University Heights redevelopment proposal brought back to Saanich
The proposed redevelopment of the University Heights Shopping Centre in Saanich is back on track after the process was put on hold in the fall.
Development company Wesbild says its sweeping plans to redevelop the mall property into hundreds of rental homes and commercial space has been resubmitted to Saanich, after its initial pitch was rejected by property tenant Home Depot.
Wesbild says Home Depot threw a wrench into the redevelopment plans in October by demanding a 10,000-square-foot expansion be included in the project.
Now, Wesbild says that Home Depot will receive its requested expansion as part of the $230-million redevelopment proposal.
"We are pleased to re-introduce this important project which will enhance the community with permanent rental homes, affordable rental suites, much needed daycare spaces and transit infrastructure," said Kevin Layden, CEO and president of Wesbild in a release Thursday.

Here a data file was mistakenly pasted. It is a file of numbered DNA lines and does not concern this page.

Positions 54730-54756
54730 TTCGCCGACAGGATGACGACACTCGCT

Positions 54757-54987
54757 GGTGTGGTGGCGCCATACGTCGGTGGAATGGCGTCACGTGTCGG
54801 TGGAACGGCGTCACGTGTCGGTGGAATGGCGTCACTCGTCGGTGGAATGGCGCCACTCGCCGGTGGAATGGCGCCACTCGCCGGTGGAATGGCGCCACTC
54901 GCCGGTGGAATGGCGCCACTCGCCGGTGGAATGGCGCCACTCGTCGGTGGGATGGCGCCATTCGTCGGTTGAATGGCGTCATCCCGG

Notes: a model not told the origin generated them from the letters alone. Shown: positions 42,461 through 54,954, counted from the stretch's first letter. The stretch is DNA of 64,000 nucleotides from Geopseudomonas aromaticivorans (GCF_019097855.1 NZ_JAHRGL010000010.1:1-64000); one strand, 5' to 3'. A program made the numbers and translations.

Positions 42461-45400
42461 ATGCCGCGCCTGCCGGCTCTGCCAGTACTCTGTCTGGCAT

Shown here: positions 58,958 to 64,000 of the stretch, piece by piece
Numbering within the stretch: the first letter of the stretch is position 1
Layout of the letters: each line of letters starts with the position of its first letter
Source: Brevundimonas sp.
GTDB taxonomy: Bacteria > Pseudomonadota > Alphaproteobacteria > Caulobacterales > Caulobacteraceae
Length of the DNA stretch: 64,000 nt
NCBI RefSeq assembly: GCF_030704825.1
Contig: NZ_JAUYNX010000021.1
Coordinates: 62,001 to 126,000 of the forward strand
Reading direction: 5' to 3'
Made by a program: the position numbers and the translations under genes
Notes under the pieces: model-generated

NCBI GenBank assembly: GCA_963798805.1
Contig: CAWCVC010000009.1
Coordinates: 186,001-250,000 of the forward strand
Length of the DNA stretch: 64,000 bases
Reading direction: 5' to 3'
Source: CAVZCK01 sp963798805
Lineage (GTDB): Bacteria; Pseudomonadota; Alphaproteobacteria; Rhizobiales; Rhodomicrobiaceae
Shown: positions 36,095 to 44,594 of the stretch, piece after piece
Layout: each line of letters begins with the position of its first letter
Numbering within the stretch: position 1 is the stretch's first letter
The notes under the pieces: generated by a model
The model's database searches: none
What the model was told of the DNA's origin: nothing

"Pausing the project to sort out procedural details was the right decision and ensures this development is on solid footing," he said.
Wesbild's current proposal includes the construction of 597 rental units, up to 11,000 square feet of daycare space, and more than 121,000 square feet of commercial space.
The developer says that 60 of the rental units will be earmarked as affordable housing, with monthly rent pegged at no higher than 30 per cent of the average household family income in Saanich.
The property would also include a three-bay BC Transit bus pullout hub, a publicly accessible dog park, a courtyard, a children's play area and a public plaza.
Wesbild's says 20 electric vehicle charging stalls are also included in the proposal, as well as e-bike charging stations.
While the proposal has been resubmitted to Saanich, the massive redevelopment still needs to undergo multiple stages of municipal approval and review input from the community.
Wesbuild says if all conditions are met, construction could begin as early as spring 2022.
Construction is estimated to take four years to complete and would create 309 construction jobs and 209 permanent positions throughout the process, according to the developer.
"University Heights Shopping Centre served the community well for decades. But now, with the building at the end of its useful life, this new project will re-energize the entire block for generations to come," said Layden.